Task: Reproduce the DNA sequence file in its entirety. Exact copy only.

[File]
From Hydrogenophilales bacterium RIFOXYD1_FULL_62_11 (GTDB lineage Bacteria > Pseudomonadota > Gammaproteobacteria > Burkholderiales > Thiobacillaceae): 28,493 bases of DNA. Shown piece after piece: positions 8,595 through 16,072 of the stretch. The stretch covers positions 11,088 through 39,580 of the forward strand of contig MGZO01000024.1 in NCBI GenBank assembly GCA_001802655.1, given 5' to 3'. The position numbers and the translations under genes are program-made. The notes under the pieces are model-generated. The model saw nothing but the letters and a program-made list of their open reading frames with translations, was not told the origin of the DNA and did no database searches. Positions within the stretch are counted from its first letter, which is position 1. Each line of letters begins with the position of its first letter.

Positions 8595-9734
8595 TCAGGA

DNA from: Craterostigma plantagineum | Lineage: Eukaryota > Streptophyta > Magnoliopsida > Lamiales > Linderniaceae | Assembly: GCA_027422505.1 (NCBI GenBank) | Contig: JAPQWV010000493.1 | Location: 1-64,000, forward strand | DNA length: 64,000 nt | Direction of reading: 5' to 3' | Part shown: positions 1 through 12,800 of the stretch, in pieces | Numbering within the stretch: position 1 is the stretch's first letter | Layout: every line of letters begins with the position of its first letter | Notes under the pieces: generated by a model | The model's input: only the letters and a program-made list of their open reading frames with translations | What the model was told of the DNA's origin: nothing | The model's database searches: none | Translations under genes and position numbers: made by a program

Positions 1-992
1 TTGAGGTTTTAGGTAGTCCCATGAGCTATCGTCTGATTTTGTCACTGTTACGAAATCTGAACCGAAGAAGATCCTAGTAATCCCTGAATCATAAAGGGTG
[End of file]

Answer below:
From Hydrogenophilales bacterium RIFOXYD1_FULL_62_11 (GTDB lineage Bacteria > Pseudomonadota > Gammaproteobacteria > Burkholderiales > Thiobacillaceae): 28,493 bases of DNA. Shown piece after piece: positions 8,595 through 16,072 of the stretch. The stretch covers positions 11,088 through 39,580 of the forward strand of contig MGZO01000024.1 in NCBI GenBank assembly GCA_001802655.1, given 5' to 3'. The position numbers and the translations under genes are program-made. The notes under the pieces are model-generated. The model saw nothing but the letters and a program-made list of their open reading frames with translations, was not told the origin of the DNA and did no database searches. Positions within the stretch are counted from its first letter, which is position 1. Each line of letters begins with the position of its first letter.

Positions 8595-9734
8595 TCAGGA

DNA from: Craterostigma plantagineum | Lineage: Eukaryota > Streptophyta > Magnoliopsida > Lamiales > Linderniaceae | Assembly: GCA_027422505.1 (NCBI GenBank) | Contig: JAPQWV010000493.1 | Location: 1-64,000, forward strand | DNA length: 64,000 nt | Direction of reading: 5' to 3' | Part shown: positions 1 through 12,800 of the stretch, in pieces | Numbering within the stretch: position 1 is the stretch's first letter | Layout: every line of letters begins with the position of its first letter | Notes under the pieces: generated by a model | The model's input: only the letters and a program-made list of their open reading frames with translations | What the model was told of the DNA's origin: nothing | The model's database searches: none | Translations under genes and position numbers: made by a program

Positions 1-992
1 TTGAGGTTTTAGGTAGTCCCATGAGCTATCGTCTGATTTTGTCACTGTTACGAAATCTGAACCGAAGAAGATCCTAGTAATCCCTGAATCATAAAGGGTG